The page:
Author Topic: About Nikon Ancient Speedlights  (Read 419 times)


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About Nikon Ancient Speedlights
« on: December 07, 2018, 11:38:05 »
Hi everybody.
I got some ancient Nikon speedlights, the SB-11, SB-14, etc. They all work.
But on modern DSLRs, even with the TTL sync cord SC-23, it seems that the speedlight get signals from the camera body, but the body doesn't know there's a speedlight linked to it.
As a result, only the M mode is usable. Really an inconvenience.
On the Medical Nikkor 200/5.6 and 120/4, it's the same.
Is there any better way to use these speedlights on modern DSLRs?


Luke Miller

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Re: About Nikon Ancient Speedlights
« Reply #1 on: December 07, 2018, 15:56:12 »
The modern Nikon DSLRs will ignore any Nikon flash set to TTL mode that does not support the current iTTL flash exposure control protocol. The old flashes only support film TTL.  Also the first generation DSLR D-TTL flashes are not recognized. Your flashes should be usable in Automatic (auto-thyrister) mode, where the flash controls the exposure.  Basically you enter the aperture and ISO settings and the flash will quench once proper exposure is achieved.  This normally works very well and is what I used with my old Nikon film bodies that did not have TTL flash control.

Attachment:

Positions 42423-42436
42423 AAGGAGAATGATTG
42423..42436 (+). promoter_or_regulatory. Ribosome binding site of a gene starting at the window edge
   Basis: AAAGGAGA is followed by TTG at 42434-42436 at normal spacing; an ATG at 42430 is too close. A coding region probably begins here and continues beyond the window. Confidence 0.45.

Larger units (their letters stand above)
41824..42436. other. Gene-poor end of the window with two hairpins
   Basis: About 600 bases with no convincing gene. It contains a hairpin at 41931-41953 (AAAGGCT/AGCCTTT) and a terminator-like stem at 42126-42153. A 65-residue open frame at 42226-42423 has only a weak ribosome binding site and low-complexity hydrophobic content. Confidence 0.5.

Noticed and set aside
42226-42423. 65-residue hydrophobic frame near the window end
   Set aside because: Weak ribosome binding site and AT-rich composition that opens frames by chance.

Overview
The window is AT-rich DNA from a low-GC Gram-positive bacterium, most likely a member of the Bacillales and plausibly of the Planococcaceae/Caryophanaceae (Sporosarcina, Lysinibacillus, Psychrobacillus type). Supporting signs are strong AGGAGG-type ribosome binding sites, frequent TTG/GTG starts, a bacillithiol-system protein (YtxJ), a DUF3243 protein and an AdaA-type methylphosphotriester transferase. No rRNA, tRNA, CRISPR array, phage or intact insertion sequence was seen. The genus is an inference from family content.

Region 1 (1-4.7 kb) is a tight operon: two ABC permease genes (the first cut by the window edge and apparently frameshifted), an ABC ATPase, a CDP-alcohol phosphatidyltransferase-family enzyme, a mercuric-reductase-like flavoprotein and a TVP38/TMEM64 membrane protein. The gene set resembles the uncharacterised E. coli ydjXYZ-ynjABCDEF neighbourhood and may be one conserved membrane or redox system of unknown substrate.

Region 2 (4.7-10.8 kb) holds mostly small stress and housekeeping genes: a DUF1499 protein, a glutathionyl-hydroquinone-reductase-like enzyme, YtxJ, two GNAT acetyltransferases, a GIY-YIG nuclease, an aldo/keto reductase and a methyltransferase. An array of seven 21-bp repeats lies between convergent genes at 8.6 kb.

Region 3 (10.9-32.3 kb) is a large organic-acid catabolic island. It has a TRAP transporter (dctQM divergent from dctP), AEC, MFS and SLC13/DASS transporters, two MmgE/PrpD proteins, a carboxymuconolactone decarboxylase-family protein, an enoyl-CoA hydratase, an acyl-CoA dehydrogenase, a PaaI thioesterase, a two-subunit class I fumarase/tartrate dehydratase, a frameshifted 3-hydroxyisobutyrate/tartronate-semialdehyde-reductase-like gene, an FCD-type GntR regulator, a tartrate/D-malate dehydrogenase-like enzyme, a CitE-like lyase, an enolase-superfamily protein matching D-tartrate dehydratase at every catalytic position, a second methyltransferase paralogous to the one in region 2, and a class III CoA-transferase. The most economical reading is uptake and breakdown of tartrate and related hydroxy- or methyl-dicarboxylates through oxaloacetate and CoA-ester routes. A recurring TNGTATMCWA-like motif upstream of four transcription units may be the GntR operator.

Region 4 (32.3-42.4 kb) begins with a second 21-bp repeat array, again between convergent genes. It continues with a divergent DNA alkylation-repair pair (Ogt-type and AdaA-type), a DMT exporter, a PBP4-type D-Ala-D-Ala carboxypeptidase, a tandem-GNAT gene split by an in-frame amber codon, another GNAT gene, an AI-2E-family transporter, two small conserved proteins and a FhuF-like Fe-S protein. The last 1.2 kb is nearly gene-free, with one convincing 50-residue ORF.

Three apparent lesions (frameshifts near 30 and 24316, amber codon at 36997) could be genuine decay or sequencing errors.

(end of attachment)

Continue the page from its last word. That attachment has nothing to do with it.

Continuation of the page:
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Re: About Nikon Ancient Speedlights
« Reply #2 on: December 07, 2018, 16:21:15 »
I have an old SB-22 that is in the same boat.  It is TTL, but not iTTL.  The way I get around that is to use it as an off camera flash with a Radio Popper trigger and an RP Cube.  What this does is allow you to remotely control the power of the flash from the transmitter.  No, it is not TTL, but at least it gives you functionality back on the legacy flash unit.

It accomplishes this by using the quench pin on the flash unit to control the pulse duration.  I've been successful doing this not only with the SB-22, but with SB-24/26/28 units as well.
Nikon Z6/D500/Df Shooter (Various lenses), Olympus PEN-F (Various lenses), Fuji XPro2/X-E3 (various lenses)